Australian minister resigns for breaching code of conduct
Feb. 12, 2016
CANBERRA, Australia (AP) — An embattled Australian government minister resigned on Friday for breaching ministerial standards through a business trip to China, clearing the way for the prime minister to announce a final Cabinet reshuffle ahead of elections due this year.
Prime Minister Malcolm Turnbull said an investigation found Stuart Robert had breached the government's Code of Ministerial Standards through his 2014 trip to Beijing with a friend and donor to the ruling Liberal Party, Paul Marks. Marks made the trip to seal a mining deal between his company Nimrod Resources and Chinese government-owned Minmetals.
Minmetals' website said Robert, then assistant defense minister, spoke at the signing ceremony on behalf of the Australian Defense Department. But under questioning this week, Robert said he went to China as a private citizen while on leave.
Turnbull came under intense pressure this week in Parliament to fire Robert from his current roles as minister for veterans' affairs and minister for human services. The opposition accused Robert of breaching a section of the code of conduct that states a minister must not assist any company or business except in an official capacity as a minister.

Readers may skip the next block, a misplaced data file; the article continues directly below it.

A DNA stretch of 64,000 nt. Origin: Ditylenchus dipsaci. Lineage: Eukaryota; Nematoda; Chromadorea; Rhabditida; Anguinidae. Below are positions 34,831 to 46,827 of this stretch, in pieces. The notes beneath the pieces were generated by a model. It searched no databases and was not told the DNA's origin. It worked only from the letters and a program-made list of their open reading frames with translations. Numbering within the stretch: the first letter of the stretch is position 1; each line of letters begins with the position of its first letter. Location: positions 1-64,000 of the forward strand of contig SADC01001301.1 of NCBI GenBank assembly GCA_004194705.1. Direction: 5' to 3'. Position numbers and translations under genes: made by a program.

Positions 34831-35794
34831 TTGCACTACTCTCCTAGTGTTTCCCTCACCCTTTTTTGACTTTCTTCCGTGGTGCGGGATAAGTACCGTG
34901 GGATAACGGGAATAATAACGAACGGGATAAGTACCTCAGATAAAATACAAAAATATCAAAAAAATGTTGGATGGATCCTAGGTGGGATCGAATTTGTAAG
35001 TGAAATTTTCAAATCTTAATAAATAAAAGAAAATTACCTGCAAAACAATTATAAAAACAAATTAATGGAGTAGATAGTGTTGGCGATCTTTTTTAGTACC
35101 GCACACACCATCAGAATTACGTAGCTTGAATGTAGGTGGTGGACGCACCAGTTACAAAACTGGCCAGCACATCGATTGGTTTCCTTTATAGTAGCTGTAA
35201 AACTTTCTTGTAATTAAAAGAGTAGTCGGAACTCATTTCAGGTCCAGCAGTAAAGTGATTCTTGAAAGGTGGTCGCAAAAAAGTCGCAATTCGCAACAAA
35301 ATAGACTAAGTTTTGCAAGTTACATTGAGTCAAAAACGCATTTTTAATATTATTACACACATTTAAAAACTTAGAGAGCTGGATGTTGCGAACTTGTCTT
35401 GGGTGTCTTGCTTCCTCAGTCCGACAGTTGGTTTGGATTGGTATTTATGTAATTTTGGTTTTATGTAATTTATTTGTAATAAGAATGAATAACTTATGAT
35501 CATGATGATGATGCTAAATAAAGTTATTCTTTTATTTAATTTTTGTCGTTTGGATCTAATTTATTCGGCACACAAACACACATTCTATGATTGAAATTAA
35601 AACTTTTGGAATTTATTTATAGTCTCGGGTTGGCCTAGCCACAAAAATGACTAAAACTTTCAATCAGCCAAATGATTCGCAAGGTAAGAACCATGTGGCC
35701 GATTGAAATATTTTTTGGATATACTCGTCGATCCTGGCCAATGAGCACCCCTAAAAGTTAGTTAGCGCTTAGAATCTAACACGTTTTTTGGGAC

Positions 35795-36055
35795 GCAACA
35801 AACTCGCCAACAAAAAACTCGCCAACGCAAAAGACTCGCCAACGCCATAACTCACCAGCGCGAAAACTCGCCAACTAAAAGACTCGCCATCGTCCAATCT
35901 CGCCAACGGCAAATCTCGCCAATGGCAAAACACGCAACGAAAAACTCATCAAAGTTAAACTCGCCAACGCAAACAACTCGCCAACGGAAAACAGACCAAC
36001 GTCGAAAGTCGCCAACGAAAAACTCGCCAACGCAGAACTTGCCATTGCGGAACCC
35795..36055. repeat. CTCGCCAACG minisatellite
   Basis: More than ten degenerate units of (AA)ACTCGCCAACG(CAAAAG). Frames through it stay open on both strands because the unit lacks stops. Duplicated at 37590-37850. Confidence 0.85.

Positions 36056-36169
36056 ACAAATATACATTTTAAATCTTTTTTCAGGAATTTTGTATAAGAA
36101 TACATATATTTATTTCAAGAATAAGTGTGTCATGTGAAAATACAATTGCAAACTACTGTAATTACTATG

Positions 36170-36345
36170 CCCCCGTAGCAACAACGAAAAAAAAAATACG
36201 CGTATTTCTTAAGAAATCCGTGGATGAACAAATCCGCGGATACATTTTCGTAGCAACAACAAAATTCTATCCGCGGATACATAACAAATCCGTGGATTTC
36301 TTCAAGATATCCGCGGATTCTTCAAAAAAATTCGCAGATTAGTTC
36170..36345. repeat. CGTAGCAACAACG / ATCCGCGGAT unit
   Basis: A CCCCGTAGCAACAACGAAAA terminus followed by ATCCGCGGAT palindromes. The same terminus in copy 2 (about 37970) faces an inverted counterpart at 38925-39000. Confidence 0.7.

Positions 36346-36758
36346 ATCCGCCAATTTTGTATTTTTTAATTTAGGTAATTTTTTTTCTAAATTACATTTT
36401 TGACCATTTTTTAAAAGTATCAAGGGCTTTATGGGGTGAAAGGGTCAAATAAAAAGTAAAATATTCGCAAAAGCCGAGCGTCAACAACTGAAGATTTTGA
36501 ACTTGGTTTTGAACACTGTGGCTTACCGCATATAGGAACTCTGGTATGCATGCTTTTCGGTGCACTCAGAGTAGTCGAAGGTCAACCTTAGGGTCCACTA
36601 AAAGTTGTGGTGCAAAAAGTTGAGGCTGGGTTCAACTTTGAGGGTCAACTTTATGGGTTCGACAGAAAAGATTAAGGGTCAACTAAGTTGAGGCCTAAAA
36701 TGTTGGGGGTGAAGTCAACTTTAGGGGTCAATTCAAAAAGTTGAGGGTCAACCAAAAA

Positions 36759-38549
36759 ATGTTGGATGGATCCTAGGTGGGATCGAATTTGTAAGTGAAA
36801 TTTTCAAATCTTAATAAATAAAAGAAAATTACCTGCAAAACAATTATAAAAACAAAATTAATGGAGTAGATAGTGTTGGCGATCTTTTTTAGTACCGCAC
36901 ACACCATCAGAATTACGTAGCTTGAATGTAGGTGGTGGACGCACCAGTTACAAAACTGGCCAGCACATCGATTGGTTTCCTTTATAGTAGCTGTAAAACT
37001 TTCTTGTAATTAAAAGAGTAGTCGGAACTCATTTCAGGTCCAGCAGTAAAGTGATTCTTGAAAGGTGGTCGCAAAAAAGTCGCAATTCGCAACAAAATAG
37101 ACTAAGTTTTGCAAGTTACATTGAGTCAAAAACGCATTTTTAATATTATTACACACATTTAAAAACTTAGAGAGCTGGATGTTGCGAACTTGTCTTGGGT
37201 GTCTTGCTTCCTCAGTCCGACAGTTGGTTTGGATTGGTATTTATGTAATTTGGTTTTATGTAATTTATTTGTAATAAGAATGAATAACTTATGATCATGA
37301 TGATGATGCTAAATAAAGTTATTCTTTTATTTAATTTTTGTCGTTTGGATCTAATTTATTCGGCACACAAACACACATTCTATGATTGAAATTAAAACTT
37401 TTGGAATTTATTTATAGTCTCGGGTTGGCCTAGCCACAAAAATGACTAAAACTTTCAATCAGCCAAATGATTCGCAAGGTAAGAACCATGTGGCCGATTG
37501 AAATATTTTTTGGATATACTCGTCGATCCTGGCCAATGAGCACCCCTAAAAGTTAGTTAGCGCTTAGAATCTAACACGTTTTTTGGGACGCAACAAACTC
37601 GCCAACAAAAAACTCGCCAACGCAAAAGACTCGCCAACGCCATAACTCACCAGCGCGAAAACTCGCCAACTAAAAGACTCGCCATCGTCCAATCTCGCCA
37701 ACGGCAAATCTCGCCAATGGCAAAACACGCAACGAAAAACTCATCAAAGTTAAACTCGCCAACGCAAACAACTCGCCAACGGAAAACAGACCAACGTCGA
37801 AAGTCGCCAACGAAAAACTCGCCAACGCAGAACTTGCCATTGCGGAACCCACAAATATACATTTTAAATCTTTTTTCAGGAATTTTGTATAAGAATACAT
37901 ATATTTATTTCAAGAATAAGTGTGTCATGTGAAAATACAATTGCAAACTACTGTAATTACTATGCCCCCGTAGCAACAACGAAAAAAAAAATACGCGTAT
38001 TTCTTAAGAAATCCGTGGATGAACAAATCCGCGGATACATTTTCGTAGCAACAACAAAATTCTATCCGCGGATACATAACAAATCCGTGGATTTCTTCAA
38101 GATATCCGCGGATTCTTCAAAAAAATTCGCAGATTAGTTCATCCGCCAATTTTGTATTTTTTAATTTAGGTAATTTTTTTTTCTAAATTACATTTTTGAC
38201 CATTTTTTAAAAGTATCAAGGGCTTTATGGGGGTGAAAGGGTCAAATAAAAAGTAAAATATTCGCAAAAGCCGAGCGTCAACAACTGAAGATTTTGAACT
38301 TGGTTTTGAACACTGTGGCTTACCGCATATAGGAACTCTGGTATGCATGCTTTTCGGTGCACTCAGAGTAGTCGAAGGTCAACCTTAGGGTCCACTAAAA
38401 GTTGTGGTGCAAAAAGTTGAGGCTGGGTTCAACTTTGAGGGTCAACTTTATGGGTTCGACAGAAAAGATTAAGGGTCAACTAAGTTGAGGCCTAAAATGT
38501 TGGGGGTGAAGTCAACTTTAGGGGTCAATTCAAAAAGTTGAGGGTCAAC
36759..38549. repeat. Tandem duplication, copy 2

Turnbull said Robert had discovered since the trip to China that he had shares in a company Metallum Holdings, which had an interest in Nimrod Resources.
"Mr. Robert recognized that this connection would create the impression that at the time he went to Beijing, he had something personally to gain from the Nimrod Resources project," Turnbull said in a statement.
It was also revealed this week that Robert was one of three lawmakers who were gifted Rolex watches by a Chinese businessman in 2013. The lawmakers initially kept them only because they thought the $28,000 timepieces were fake, the Herald Sun newspaper reported. But they returned the watches after discovering they were genuine.